Restaurant Review: Yasu

A long weekend in Toronto meant I had plenty of time for a sushi fix. There were two places I was trying to decide between. After some contemplating, I decided to go to Chef Yasuhisa Ouchi’s restaurant, Yasu. Opening back in May of 2014, Yasu is the traditional sushi restaurant Toronoto’s been waiting for.

Dinner at Yasu

Reservations are available up to 30 days in advance. With 12 seats at the sushi bar and only three seatings per night, reservations are highly recommended and can easily be made on their website. I was able to make a reservation for 7:45pm. The other two seatings are at 5:00pm and 9:30pm.

Sushi Bar

Yasu focuses on simplicity. Classic methods are used to bring out the true flavors of the freshly sliced fish. The omakase consists of 18 pieces of edomae sushi and dessert. It’s a great value at $80.

Place Setting

I took the corner seat at the long white sushi counter. I enjoyed a couple glasses of a crisp mild sake throughout the omakase. They also have a sake pairing available as well.


After a few moments of getting everything ready, the chef was ready to begin the sushi tasting. You have a nice clear view of all the action.

Sushi Chef

It all began with a tender piece of king crab from Nova Scotia topped with liver. It was sweet and delicious.

King Crab with Liver
Japanese Red Snapper

The scallop from Hokkaido was great.


They took a moment to explain and show us the next fish on a tablet. It was a seasonal fish straight from Japan.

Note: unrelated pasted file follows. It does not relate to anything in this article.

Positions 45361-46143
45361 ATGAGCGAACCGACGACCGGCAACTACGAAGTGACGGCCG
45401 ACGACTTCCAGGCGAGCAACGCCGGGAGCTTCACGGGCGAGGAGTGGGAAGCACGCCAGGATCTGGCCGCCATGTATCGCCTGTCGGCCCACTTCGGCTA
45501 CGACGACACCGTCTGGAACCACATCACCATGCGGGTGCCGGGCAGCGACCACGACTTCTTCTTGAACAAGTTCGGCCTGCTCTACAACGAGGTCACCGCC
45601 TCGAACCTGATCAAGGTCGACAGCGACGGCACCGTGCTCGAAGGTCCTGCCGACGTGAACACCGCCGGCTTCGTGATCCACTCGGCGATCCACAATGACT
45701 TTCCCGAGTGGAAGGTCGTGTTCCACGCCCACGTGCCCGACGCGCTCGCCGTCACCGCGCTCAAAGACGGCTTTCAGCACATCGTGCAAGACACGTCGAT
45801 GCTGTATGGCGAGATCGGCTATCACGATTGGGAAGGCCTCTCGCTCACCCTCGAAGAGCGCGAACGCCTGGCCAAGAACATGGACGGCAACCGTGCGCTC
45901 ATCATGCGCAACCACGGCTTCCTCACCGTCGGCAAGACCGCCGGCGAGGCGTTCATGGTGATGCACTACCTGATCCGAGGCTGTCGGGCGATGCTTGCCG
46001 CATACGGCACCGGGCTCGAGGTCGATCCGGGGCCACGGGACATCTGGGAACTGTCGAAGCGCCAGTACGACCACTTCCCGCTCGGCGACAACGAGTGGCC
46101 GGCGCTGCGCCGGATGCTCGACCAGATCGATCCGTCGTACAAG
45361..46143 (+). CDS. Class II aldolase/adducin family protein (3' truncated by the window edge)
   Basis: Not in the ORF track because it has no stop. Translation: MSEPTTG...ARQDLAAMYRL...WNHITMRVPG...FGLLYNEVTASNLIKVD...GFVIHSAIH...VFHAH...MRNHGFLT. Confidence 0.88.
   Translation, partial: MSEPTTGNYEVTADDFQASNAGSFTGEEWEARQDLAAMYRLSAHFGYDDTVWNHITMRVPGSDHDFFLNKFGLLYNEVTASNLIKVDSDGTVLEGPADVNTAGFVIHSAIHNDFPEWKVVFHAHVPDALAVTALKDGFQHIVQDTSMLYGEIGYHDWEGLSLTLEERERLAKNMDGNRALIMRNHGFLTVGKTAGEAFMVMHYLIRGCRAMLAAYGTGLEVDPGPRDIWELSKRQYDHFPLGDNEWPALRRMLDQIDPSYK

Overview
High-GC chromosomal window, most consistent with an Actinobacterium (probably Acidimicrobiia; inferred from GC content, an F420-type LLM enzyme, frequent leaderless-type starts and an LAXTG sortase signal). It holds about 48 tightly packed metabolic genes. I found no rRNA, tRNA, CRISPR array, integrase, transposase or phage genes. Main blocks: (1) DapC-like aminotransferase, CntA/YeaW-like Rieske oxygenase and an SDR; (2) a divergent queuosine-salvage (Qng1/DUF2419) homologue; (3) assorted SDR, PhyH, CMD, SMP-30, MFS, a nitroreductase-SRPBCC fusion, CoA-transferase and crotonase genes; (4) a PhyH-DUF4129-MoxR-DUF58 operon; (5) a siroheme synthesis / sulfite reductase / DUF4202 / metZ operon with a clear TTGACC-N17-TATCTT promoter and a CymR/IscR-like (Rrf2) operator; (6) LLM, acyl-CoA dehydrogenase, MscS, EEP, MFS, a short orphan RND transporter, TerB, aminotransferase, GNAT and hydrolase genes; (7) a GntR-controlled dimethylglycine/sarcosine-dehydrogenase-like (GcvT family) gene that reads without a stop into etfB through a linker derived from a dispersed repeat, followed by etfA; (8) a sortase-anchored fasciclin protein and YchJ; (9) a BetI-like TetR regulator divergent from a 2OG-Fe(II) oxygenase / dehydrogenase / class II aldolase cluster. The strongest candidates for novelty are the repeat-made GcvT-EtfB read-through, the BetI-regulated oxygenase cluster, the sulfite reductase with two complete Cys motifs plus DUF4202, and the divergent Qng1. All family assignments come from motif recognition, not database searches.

Explaining the next piece

The piece of striped jack was amazing. It was so soft and tender, like butter. It was one of my favorite pieces of the night.

Striped Jack

I found the rice to be slightly warm and a bit loose, it was just right. Each one had the perfect amount of soy sauce brushed onto it. It was consistent throughout the entire omakase.


I was pretty excited watching the chef delicately prepare the beautiful pieces of uni.

Preparing the Uni
Uni from Vancouver

While everybody was given shrimp for their next piece, I was served fluke fin that was torched and topped with grated radish. It was mild with a slightly charred flavor.

Fluke Fin

A trio of tuna was presented next. From left to right, it was the fattiest of the cuts otoro, followed by medium fatty tuna, chutoro, then the leanest of the bunch with its deep red color was a blufin tuna from Nova Scotia. They were all great, but I loved the chutoro.

Tuna Flight

A nice pile of ikura on top of rice was served on a tasty crisp piece of seaweed next.


One of the more interesting pieces of the omakase was the monkfish liver (ankimo) from Boston topped with shiso leaf and grated radish. Great texture and taste. The shiso leaf was not overpowering.

Monkfish Liver

The Norwegian mackerel was another favorite. It was topped with scallions and a very thin slice of ginger. Yum.

Norwegian Mackerel
Hay-Smoked Bonito

The omakase concluded with a piece of tamago. It was more dense than others I’ve had, but very good.


Dessert was a small scoop of black sesame ice cream. I’m a big fan of black sesame. It has a nice nutty flavor. It tastes very much like peanut butter.

Black Sesame Ice Cream

The omakase at Yasu was fantastic. The pace was just right. There were at least three favorite pieces of the night. The service was great and the chef explained every piece he served. The sushi bar was intimate and comfortable. Every piece of nigiri simply showcased the flavors of the fish. I really enjoyed it. Not to mention, it was a very reasonable price.

81 Harbord Street
Toronto, ON M5S 1G4, Canada
(416) 477-2361

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